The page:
Cinnamon Desktop Review | LAS | s21e08

Cinnamon Desktop Review | LAS | s21e08

Cinnamon Desktop has swooped in to save us from these new-fangled fancy-schmancy desktops, but are we wearing Kryptonite underwear? Tune in to find out!

PLUS: Why is Microsoft modifying the Skype network to run Linux?

Then – Syncing your iPod with Linux has never been easier, and so much more!

All this week on, The Linux Action Show!

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Matt’s Howto:

Despite valiant attempts in making the iPhone music compatible with distros such as Ubuntu (or Linux distros in general), libimobiledevice has met with limited success in music syncing. Worse yet, Ubuntu One music sync isn’t quite stable enough to use on a regular basis yet. Therefore during the segment I made two very different recommendations – either buy an Android phone (best). Of if you’re in a contract like I am, consider buying a great MP3 player such as one from iRiver or Sandisk. If however, you want an MP3 player that is in fact, using Apple tech. Then I’d suggest you head over to eBay and look for this query: “ipod a1199”. Buy it at auction, you can get this for a great price.

So how does one make this work? If you remember from the segment, I recommend using Gparted to make sure the iPod is completely wiped. But follow these directions to make sure you don’t delete something needed, like a hidden partition.

1) Plugin the iPod to your computer, close any software or dialogs that appear.
2) Assuming you have gparted already installed, run the program.
3) Don’t worry about deleting your active partitions, as they will be locked. But if you run a dual-boot PC, be mindful before deleting anything.
4) Look to the upper right, select the /dev/ pull down menu. You will be selecting the dev device with the least amount of space. In my case, it was 1.89 GiB.
5) You will see either two or three partitions available, one of them is FAT32. Ignoring the others, select the FAT32 partition.
6) With the FAT32 partition right clicked and selected, choose unmount. This frees up the partition for changes.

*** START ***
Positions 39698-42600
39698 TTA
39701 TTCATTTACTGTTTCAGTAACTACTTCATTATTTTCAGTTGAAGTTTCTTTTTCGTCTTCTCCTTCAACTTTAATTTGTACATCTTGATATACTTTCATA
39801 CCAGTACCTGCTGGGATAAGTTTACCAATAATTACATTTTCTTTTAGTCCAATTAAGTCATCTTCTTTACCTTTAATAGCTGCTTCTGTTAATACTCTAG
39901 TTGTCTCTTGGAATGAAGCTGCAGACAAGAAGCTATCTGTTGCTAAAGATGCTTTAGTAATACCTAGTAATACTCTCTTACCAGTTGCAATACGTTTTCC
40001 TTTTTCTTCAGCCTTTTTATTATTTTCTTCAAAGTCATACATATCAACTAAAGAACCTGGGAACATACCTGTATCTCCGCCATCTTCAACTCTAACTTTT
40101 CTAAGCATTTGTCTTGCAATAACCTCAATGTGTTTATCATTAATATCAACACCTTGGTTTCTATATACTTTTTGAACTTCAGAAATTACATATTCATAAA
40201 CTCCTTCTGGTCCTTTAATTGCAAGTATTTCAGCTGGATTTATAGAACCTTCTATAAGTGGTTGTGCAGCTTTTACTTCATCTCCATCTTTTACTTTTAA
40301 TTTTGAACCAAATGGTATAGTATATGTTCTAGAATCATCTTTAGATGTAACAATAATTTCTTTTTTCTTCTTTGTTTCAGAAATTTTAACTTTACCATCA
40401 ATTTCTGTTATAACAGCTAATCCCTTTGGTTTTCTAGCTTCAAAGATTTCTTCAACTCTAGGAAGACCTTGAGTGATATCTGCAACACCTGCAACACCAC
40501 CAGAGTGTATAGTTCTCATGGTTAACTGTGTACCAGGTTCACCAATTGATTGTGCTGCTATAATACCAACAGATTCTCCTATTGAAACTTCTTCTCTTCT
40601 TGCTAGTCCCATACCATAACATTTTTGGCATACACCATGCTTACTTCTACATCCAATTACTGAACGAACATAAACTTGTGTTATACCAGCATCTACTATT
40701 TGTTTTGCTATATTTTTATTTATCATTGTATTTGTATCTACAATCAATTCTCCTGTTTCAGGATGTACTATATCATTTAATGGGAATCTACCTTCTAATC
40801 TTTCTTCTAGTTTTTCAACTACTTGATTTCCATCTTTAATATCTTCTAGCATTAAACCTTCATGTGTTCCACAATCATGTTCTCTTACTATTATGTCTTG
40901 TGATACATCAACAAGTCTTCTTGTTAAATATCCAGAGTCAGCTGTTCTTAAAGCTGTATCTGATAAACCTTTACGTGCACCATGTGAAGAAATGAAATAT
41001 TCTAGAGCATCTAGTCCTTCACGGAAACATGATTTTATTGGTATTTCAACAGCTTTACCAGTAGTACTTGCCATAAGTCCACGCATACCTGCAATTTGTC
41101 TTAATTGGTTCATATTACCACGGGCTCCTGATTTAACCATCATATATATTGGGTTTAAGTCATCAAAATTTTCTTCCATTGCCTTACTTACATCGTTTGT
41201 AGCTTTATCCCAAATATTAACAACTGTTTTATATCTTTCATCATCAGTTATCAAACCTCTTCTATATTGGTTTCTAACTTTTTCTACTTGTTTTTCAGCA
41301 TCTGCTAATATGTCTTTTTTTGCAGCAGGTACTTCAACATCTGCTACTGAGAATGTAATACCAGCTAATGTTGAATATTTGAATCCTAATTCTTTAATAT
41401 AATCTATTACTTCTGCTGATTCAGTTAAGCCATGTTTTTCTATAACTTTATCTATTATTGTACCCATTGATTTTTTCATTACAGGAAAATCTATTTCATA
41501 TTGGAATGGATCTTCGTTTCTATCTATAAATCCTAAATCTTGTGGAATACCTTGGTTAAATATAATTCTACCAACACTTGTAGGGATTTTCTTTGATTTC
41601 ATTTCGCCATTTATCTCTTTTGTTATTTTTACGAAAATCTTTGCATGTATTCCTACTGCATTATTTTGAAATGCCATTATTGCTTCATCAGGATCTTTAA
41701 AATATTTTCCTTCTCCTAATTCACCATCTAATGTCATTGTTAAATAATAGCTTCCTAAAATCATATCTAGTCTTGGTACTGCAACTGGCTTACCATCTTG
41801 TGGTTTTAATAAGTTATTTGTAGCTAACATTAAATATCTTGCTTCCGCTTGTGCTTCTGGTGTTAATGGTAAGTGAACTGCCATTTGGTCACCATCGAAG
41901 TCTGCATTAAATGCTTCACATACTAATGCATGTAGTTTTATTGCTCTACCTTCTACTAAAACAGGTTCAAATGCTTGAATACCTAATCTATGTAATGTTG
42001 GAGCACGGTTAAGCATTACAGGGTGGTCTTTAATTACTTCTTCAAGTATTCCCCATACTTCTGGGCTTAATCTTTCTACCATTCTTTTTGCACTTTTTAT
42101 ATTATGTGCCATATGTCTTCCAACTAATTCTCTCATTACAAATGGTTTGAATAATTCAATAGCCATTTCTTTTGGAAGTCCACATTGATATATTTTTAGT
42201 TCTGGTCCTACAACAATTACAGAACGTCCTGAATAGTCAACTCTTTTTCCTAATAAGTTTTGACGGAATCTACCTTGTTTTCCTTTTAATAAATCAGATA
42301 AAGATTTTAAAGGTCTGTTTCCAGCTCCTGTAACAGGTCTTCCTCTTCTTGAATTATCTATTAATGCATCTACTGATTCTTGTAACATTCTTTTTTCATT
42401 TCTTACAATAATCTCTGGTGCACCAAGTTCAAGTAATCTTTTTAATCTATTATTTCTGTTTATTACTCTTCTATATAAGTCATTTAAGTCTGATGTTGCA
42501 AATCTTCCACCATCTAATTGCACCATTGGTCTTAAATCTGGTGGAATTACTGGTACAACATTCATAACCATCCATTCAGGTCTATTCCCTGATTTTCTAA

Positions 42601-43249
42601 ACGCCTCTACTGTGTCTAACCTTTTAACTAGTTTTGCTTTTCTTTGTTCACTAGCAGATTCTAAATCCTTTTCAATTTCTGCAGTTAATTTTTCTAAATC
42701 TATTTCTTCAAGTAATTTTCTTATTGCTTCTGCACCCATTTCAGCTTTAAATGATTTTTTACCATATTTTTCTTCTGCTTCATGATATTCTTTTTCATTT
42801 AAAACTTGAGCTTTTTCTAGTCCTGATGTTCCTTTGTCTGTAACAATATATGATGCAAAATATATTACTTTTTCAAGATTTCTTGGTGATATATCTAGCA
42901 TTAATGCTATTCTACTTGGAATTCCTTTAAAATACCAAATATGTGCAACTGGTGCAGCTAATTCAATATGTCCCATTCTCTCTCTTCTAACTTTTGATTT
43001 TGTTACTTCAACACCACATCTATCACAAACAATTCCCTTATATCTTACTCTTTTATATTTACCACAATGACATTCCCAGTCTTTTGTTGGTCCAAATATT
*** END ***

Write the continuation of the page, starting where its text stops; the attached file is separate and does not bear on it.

7) Right click the partition again, and select format to> FAT32.
8) Click the apply button - aka the green checkmark at the top of the menu. Then click apply.
9) Disconnect the iPod, then allow the iPod to reboot itself. When completed, it will appear with a dialog asking you to choose your default language.
10) Now plug the iPod back into the PC.
11) Choose to open the iPod with Banshee.
12) On the bottom left, you will see the device has appeared. As per the segment, you can right click it and give it a better name if you like.
13) Left clicking on the device, the main screen dialog presents you with the option of setting up how the sync preferences work. 
I recommend keeping things set to manual. This simply means the checkbox for Sync when first plugged in, remains unchecked.
14) Select the music sync preference, then choose one of the following:

Sync from entire library – if you want all songs synced. This most likely, will not include existing playlists.


Sync from “some playlist name” – this will include only the music from the selected playlist.

With the option selected, look to the upper right, then click on Sync. During this process, don’t disconnect.

Problem solving:

“Wow Matt, that was awesome! I just hosed my iPod and it’s not disconnecting! It’s frozen at 23%. ”


Don’t worry, just unplug it and use Gparted to reset the iPod as described above. No harm no foul.

Remember, I recommend using a Linux friendly device like an Android phone or even better, one of the Sandisk/iRiver devices above. They offer less frustration with Apple specific databases. But using an older iPod nano like this is a cheaper alternative.

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